When organising my communication system, I used to be on the lookout for two things. First, I wanted my communication system to be independent of my helmet. While the earmuffs attached to the helmet rails look cool and are great for combat operations where a helmet is mandatory, today I rarely wear them outside of a photograph shoot. Even when working as a security contractor overseas, helmets weren’t widely used, although communication ability was mandatory when getting off the bed within the morning. Another essential factor for me was a system that could possibly be integrated with many forms of communication devices. While having an encrypted setup is a boon for family or neighborhood teams working together, prepared civilians cannot make sure that everyone around them is working on the identical frequency and even using the identical radio platforms. Enter silynx. While their bread and butter equips military and government organizations, just about all of their equipment is accessible to civilians they usually offer scaled equipment packages for quite a lot of uses.
I began with them Clarus two-wire Push-to-talk (PTT) box, the cornerstone of this whole setup. I desired to be certain I had the power to speak with my family/team using encrypted Off Grid Comms radios, in addition to with externals or respondents who is perhaps talking to me on other devices. Clarus has a modular split-cable adapter system that permits you to configure the PTT box to work with many forms of devices. Silynx offers adapters for various forms of devices. I focused on three: the Motorola XTS pattern, a two-pin adapter for Baofeng radios and a 3.5 mm headphone jack compatible with smartphones.
After fooling around with a couple of different permutations I made a decision to establish mine Arbor Arms Communicator Armor System (CAS) plate carrier to support Silynx Clarus with one Motorola and my smartphone. Motorola is tucked in Esstac radio cover on the left shoulder of the CAS belt. The smartphone is on Juggernaut case a phone case and a PALS adapter tray that enables me to connect my phone on to the plate holder for hands-free operation. It ought to be noted that almost all current-generation smartphones not have legacy-style headphone ports built-in. However, small adapters can be found that may connect this socket to USB-C or Apple Lightning Cable ports. Since I got a Galaxy phone, I purchased a $20 USB-C adapter from Amazon and started working. This particular capability – the combination of a cell phone right into a radio communication setup – is probably probably the most unique and useful feature of the Silynx system for prepared residents.
With this setup, I could make phone calls and keep the road open hands free. But the person on the opposite end of the phone can only hear me after I press the suitable transmit button on my Clarus PTT. This is a singular opportunity if, for instance, that you must call 911 and speak to emergency responders while coordinating with a member of the family, neighbor or friend who has a Motorola with off-grid communication. Now you not have to be on the scene to direct rescuers to someone who needs help – you’ll be able to transmit information remotely with two lines of communication open. While a daily phone call won’t be secure, you should use apps like Signal or Threema (each covered in issue 53) to make fully encrypted voice or video calls while still with the ability to transmit/receive through your Motorola Off Grid Comms, also encrypted.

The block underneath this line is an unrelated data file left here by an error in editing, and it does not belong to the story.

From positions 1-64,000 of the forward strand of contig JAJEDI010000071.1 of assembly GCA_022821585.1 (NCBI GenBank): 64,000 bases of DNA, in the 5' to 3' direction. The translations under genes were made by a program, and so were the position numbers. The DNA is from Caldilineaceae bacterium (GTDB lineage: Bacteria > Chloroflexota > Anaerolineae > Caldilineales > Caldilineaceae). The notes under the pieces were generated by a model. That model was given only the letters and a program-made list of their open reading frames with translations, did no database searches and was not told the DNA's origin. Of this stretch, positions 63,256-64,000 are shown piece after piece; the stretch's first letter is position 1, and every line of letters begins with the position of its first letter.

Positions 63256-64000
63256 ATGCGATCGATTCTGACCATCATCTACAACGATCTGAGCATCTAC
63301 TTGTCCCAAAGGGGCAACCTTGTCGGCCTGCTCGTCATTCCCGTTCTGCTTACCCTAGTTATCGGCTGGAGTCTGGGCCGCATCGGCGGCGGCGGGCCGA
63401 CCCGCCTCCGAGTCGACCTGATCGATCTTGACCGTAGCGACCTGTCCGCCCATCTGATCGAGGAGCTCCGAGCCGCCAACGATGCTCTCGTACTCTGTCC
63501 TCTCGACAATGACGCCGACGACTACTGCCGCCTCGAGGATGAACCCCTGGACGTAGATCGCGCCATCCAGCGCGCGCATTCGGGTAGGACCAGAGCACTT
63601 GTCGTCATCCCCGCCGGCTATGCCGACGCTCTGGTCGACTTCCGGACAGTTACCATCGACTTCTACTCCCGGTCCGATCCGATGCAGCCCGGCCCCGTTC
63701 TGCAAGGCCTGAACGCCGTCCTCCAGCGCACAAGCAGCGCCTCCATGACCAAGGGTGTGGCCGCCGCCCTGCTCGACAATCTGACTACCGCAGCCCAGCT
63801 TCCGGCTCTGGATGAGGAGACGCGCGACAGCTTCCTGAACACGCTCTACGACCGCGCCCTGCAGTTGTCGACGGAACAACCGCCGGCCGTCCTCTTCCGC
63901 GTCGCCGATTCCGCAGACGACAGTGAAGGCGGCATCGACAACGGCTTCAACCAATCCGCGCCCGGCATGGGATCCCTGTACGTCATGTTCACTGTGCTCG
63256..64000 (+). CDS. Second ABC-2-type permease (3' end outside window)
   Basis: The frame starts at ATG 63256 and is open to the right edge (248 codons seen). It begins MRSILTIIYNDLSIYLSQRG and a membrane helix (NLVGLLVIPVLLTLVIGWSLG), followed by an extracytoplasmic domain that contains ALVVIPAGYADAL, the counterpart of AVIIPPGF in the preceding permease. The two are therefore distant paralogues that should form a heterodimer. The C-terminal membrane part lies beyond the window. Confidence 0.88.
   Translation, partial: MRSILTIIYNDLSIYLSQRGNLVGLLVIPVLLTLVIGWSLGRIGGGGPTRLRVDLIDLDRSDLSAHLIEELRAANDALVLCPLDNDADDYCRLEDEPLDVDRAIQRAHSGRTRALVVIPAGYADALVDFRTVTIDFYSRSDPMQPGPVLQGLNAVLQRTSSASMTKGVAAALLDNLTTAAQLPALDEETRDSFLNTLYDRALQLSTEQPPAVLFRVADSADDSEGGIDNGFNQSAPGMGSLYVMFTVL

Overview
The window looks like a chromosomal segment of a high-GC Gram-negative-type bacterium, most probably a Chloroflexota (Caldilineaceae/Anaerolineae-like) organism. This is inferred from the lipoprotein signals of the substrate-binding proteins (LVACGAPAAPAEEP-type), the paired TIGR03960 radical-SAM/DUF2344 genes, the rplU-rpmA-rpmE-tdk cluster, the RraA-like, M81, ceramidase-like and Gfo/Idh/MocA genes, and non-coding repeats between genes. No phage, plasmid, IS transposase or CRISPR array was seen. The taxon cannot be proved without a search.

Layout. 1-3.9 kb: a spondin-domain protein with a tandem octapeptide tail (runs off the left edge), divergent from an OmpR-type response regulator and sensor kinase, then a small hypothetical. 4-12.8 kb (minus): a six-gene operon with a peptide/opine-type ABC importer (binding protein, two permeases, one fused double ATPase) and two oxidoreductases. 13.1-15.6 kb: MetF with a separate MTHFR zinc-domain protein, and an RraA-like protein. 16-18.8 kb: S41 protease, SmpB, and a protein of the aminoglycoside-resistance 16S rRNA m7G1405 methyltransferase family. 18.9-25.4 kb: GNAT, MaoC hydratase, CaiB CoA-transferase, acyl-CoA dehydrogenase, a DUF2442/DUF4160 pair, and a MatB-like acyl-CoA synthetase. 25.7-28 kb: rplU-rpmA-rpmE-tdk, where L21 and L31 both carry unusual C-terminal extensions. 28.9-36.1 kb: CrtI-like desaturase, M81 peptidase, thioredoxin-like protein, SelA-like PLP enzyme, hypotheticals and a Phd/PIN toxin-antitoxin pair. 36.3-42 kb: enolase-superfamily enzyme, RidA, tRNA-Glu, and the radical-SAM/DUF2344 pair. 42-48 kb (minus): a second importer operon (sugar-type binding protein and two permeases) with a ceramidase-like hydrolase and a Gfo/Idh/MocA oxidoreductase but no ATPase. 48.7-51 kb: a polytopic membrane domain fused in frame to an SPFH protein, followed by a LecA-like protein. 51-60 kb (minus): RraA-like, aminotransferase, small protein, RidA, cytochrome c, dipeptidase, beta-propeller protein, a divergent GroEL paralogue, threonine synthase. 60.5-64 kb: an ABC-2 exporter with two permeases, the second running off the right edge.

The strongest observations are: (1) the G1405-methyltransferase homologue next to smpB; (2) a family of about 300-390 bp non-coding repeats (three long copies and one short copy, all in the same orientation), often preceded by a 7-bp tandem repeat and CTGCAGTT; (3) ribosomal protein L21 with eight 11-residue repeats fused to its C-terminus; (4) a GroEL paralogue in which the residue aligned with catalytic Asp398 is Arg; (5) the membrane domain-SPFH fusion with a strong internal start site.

Since I specifically wanted my communication to be helmet independent, Silynx sent me their Clarus earbuds, which feature an in-line microphone and hearing and sound localization technology. This feature directionally amplifies low-level ambient sounds to extend situational awareness, but turns off when receiving or transmitting communications, so you’ll be able to have clear conversations over the radio or phone. This technology works similarly to current generation lively hearing protection systems, but with the additional advantage of receiving radio and telephone transmissions. It ought to be noted that the Clarus we used also has a modular top routing, meaning you’ll be able to detach the earbuds and switch to helmet-mounted earmuffs or boom mic-style headsets if that higher suits your application.
I used to be in a position to route all my cables through CAS Arbor Arms integrated sleeves to reduce the quantity of cables exposed to snagging or environmental damage. While the Silynx system includes clips which can be sized to undergo MOLLE/PALS style webbing, I used a few small zip ties to completely secure the gear to my rack. Running the antenna and PTT cables through one arm of the wrapped seat belt allows me to place the boot on and off without having to undergo a sea of cables to get it off.
My experience with the Silynx communications equipment package has been excellent. Transmission and reception quality was each clear and crisp. The modularity of the Clarus system offers a high degree of flexibility in each the user interface and the communication/radio platform interface. Single-channel and fixed-wire versions of the Clarus are also available, which can prevent some money when you don’t need the dual-communication functionality or plan to change radio types.